|Publication number||US7292557 B2|
|Application number||US 10/096,233|
|Publication date||Nov 6, 2007|
|Filing date||Mar 8, 2002|
|Priority date||Mar 15, 2001|
|Also published as||US20020141441|
|Publication number||096233, 10096233, US 7292557 B2, US 7292557B2, US-B2-7292557, US7292557 B2, US7292557B2|
|Inventors||Thomas Neumann, Bodo Zeug|
|Original Assignee||Siemens Communications, Inc.|
|Export Citation||BiBTeX, EndNote, RefMan|
|Patent Citations (5), Referenced by (3), Classifications (8), Legal Events (5)|
|External Links: USPTO, USPTO Assignment, Espacenet|
This application claims priority from U.S. Provisional Application Ser. No. 60/276,811, filed Mar. 15, 2001, titled “Master-Slave Dual Processor Design,” which is hereby incorporated by reference in its entirety as if fully set forth herein.
This invention relates to mobile telephony and, in particular, to an improved dual mode mobile telephone.
A variety of standards have been developed for digital cellular and PCS telephone systems, based on a variety of bandwidth allocation techniques. These include the European time division multiple access (TDMA)-based Global System for Mobile communication (GSM), and the Telecommunications Industry Association (TIA) IS-136 TDMA standard (also known as North American TDMA). TDMA systems allocate unique time slots to each user within a single radio-frequency channel.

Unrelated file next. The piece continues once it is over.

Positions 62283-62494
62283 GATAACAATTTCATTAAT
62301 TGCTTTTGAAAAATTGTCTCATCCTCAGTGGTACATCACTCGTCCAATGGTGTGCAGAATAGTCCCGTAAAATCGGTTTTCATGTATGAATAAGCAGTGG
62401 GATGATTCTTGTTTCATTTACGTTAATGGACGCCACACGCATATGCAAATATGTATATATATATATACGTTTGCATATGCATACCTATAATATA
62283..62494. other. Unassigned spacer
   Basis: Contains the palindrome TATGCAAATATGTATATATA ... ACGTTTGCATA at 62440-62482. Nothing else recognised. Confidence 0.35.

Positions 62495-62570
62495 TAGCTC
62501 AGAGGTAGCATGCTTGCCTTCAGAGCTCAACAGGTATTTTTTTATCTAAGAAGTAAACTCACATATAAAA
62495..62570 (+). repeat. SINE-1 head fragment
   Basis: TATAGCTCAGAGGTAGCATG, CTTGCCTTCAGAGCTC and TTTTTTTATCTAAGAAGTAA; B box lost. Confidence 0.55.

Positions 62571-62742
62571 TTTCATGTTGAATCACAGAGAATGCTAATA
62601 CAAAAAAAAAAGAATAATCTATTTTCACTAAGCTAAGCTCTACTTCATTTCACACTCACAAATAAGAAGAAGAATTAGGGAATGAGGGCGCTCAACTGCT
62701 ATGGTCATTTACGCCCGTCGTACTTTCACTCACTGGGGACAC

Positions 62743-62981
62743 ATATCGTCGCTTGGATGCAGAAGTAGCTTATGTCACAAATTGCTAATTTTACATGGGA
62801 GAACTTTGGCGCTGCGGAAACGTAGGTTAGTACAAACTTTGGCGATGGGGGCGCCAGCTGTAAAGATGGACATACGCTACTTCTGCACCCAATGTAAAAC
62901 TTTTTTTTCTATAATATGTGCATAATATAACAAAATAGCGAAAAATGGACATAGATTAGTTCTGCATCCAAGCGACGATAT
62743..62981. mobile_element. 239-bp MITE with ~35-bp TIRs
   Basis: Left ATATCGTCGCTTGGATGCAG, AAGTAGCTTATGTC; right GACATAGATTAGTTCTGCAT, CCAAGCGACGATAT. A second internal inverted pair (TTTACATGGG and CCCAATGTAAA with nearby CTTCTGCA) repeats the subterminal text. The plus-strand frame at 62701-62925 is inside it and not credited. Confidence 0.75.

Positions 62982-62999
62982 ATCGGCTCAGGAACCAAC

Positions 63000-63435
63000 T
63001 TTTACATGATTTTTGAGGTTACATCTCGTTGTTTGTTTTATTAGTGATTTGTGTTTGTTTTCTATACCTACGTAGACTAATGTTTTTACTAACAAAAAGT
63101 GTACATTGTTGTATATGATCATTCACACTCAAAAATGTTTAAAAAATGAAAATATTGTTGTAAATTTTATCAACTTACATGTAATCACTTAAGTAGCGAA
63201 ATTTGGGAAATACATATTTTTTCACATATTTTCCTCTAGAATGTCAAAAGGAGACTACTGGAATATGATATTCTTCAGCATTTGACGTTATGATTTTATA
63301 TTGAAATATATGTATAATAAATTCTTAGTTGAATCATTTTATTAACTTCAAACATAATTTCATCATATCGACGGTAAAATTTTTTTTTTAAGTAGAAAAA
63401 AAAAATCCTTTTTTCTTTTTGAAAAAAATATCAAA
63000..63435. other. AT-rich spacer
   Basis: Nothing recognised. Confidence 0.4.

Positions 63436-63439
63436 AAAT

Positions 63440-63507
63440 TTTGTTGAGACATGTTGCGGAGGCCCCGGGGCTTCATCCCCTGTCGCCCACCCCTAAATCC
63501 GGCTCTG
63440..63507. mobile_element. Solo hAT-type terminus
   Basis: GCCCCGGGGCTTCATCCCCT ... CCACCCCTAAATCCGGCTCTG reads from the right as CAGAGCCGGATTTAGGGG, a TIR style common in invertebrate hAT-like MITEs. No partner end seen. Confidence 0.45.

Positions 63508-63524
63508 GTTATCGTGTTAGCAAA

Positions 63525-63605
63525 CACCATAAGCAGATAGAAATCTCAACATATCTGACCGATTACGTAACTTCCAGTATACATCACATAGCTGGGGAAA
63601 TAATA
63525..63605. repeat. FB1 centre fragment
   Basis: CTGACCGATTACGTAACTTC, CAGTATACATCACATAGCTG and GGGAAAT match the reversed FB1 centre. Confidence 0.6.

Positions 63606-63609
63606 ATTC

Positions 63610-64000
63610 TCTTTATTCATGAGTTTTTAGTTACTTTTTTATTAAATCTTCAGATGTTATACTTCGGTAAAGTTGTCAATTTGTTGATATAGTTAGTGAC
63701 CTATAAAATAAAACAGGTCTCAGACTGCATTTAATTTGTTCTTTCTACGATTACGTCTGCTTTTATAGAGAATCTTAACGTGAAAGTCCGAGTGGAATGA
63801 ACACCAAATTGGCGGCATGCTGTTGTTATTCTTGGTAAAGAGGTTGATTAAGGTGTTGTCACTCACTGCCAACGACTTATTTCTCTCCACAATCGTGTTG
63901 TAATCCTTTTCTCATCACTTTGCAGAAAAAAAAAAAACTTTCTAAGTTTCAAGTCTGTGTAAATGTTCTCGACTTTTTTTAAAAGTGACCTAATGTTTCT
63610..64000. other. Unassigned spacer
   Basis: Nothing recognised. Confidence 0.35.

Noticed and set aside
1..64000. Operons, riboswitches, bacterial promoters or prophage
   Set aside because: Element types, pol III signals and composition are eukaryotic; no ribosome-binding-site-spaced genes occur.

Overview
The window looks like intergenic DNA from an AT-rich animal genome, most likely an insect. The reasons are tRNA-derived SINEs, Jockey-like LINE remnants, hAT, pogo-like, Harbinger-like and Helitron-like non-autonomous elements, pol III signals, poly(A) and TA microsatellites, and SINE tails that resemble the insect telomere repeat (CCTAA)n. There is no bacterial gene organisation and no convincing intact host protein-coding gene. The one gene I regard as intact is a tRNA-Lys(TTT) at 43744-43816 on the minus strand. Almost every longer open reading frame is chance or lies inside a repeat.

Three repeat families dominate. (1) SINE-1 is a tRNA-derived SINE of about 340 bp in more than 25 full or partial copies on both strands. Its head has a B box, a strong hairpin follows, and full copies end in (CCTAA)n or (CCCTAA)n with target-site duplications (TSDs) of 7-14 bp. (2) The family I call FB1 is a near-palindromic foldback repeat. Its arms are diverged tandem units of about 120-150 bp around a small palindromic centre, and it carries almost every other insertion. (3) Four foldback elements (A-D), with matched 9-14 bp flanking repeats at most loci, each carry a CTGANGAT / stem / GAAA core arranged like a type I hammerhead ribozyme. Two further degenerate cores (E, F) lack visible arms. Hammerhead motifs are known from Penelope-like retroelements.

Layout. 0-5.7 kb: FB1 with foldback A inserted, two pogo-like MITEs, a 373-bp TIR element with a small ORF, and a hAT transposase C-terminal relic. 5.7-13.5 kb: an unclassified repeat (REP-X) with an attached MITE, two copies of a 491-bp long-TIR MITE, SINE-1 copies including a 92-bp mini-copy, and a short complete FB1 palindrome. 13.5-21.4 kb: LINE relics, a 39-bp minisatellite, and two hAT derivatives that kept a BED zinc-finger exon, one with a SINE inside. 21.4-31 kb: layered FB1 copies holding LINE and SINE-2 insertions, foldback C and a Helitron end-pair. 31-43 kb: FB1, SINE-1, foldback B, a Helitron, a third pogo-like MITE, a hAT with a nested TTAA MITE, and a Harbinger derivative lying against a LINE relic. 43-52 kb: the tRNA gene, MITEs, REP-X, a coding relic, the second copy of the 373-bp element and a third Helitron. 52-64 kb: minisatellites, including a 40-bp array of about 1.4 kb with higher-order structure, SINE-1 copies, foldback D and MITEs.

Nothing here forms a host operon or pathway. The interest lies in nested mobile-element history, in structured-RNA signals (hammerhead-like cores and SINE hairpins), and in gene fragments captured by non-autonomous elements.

Each of these systems has widespread deployment. However, a user of a cellular telephone or PCS device that complies with one standard is inoperable in a network communicating according to another. Thus, typically, a user would need multiple such devices to operate in each such network. Alternatively, “dual-mode” telephones have been developed, in which the telephone is useable in two networks. However, such telephones typically require a complete baseband chipset to be provided for each of the two wireless or cordless standards. This can result in an undesirably long development time for each chipset. Moreover, each such telephone requires a unique design, which can add to development costs.
These and other drawbacks in the prior art are overcome in large part by a system and method according to the present invention.
According to a specific embodiment, the present invention provides a dual mode digital communication device. The device includes a master baseband processor adapted to provide baseband functions according to a first telecommunications standard in a first mode, and a slave baseband co-processor adapted to provide baseband functions according to a second telecommunications standard in a second mode. The master baseband processor is adapted to select the first mode or second mode and control a plurality of shared interface functions.